Audi S6 and S7 debut with turbocharged V6 power

15 April 2019 - Autoblog

Audi S6 and S7 debut with turbocharged V6 power

Europeans get a very torquey diesel engine that won't come Stateside

The Audi S6, S6 Avant, and S7 have made their official internet debuts, and the old car's turbocharged V8 engine is no longer on the menu. Power for models headed to the United States will come from a 2.9-liter TFSI gas engine with 450 hp and 443 lb-ft of torque, using the same engine as in our RS5 Sportback but with six more ponies and the same twist. We'd expect that engine to mate up with an eight-speed automatic transmission.

Rumor eight years ago had it that the S6 and S7 would get the choice of a diesel engine. That didn't happen, but dieselgate did in 2015. The same rumor popped up again late last year, and now that Audi's mostly back on track, diesel joins the S game: Europeans and a few other international markets get the brand new S7, S6, and S6 Avant powered by a 3.0-liter V6 TDI with 349 horsepower and 516 pound-feet of torque. Those are almost bang on the same specs as the Euro-market SQ5 TDI, which is no coincidence as the new trio use the sassy crossover's engine.

The diesel benefits from the same electric turbo compressors and 48-volt mild hybrid system as on the SQ5, but so too does the gasoline engine for the first time. Cutting out the lag with a compressor that comes to life in 250 milliseconds and adding up to 2.4 bar of boost means a five-second sprint to 62 miles per hour in the S6 TDI, 5.1 seconds in the S6 Avant TDI and S7 TDI. The belt alternator starter mild-hybrid setup charges an 8-kWh battery under the truck for stop-start functionality, and can coast for up to 40 seconds.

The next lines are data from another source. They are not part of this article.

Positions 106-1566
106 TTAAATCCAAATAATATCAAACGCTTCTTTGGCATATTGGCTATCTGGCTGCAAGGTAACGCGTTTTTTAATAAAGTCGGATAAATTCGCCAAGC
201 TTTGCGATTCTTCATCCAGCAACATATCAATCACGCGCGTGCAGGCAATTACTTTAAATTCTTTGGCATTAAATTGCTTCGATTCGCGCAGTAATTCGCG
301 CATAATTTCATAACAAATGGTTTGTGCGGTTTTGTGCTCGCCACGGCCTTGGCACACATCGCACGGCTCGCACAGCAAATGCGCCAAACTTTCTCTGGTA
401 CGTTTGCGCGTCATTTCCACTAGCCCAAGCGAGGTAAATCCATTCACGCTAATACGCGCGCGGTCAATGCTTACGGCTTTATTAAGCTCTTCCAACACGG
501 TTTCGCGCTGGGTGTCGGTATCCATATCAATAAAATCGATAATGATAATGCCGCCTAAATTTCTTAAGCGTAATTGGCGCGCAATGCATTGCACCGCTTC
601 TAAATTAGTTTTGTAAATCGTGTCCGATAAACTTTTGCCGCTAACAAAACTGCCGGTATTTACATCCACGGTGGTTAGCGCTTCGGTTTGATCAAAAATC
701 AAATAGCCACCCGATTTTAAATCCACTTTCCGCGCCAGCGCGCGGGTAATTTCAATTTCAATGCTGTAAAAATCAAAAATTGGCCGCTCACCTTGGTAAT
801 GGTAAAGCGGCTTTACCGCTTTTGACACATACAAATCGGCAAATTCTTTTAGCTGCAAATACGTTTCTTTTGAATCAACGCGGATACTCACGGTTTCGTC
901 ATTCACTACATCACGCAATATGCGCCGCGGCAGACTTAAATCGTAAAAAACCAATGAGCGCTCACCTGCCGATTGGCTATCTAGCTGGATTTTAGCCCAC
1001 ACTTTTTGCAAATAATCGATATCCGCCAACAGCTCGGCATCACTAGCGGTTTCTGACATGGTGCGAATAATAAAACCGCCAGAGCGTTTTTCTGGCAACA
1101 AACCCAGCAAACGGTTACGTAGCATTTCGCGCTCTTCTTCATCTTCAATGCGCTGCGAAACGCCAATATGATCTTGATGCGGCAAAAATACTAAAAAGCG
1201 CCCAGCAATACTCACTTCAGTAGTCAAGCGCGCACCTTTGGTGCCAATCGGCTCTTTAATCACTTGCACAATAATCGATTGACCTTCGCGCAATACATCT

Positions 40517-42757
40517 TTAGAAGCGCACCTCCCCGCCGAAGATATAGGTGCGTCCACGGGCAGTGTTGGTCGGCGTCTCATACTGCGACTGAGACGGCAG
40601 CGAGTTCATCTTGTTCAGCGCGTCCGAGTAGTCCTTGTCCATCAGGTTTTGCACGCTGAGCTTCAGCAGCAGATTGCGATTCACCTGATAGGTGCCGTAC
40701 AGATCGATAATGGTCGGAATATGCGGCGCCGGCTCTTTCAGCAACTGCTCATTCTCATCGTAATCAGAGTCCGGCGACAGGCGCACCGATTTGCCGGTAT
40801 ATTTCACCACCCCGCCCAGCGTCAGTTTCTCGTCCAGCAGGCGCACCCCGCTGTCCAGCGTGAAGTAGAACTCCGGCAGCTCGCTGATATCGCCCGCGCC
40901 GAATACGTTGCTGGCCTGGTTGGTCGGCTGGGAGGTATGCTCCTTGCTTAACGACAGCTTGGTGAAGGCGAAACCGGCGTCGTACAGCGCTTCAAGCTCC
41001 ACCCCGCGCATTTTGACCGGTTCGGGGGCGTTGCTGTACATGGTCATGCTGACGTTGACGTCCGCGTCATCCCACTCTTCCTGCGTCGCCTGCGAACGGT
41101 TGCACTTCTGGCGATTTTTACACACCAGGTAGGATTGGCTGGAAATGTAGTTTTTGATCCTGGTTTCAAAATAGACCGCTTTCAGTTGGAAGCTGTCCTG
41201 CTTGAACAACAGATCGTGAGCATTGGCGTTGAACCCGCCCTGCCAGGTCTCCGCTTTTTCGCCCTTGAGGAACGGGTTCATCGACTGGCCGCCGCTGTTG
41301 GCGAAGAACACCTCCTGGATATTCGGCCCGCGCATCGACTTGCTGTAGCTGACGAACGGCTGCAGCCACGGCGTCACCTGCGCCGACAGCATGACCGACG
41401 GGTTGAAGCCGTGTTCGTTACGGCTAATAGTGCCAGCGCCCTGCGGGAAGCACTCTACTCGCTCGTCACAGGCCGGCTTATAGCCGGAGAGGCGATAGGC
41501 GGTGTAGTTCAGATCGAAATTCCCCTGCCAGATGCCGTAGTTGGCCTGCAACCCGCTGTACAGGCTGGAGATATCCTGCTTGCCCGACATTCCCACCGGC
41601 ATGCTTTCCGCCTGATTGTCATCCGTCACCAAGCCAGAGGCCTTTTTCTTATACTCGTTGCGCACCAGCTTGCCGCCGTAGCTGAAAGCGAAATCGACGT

Audi cited "local customer preferences and driving profiles" as the reason we won't get the oil burner, nor will the Middle East or Asia. We'll have to wait a bit for performance specifications for U.S. S6 and S7 models, along with official pricing.

The standard dynamic suspension lowers ride heights on all three vehicles, 0.4 inches on the S7, 0.8 on the S6 and S6 Avant, so the trio takes the same stance. Torque split comes 40:60 front-to-rear out of the box, but as much as 70 percent can be sent to the bow and 85 percent sent to the stern. Brake-based torque vectoring via six-piston calipers on the front wheels comes with the package. An optional rear differential and optional rear-wheel steering can put a keener edge on performance. Standard rims come 20-inches in diameter with 21-inchers optional, along with foam-filled tires to cut down on road noise.

The optional three-mode adaptive air suspension is another first, joining the order guide for buyers who want the performance but with greater comfort.

Each model is dressed up in traditional S-denoting fare, like aluminum-look and dark chrome trim elements from grille to diffuser, aluminum exterior mirror caps, and quad tailpipes. S-badging peppers the standard Alcantara and brushed aluminum, but an extensive list of options including a new fine grain ash can transform the ambiance.

We expect these new S6 and S7 models to hit dealerships in the U.S. before the end of 2019.

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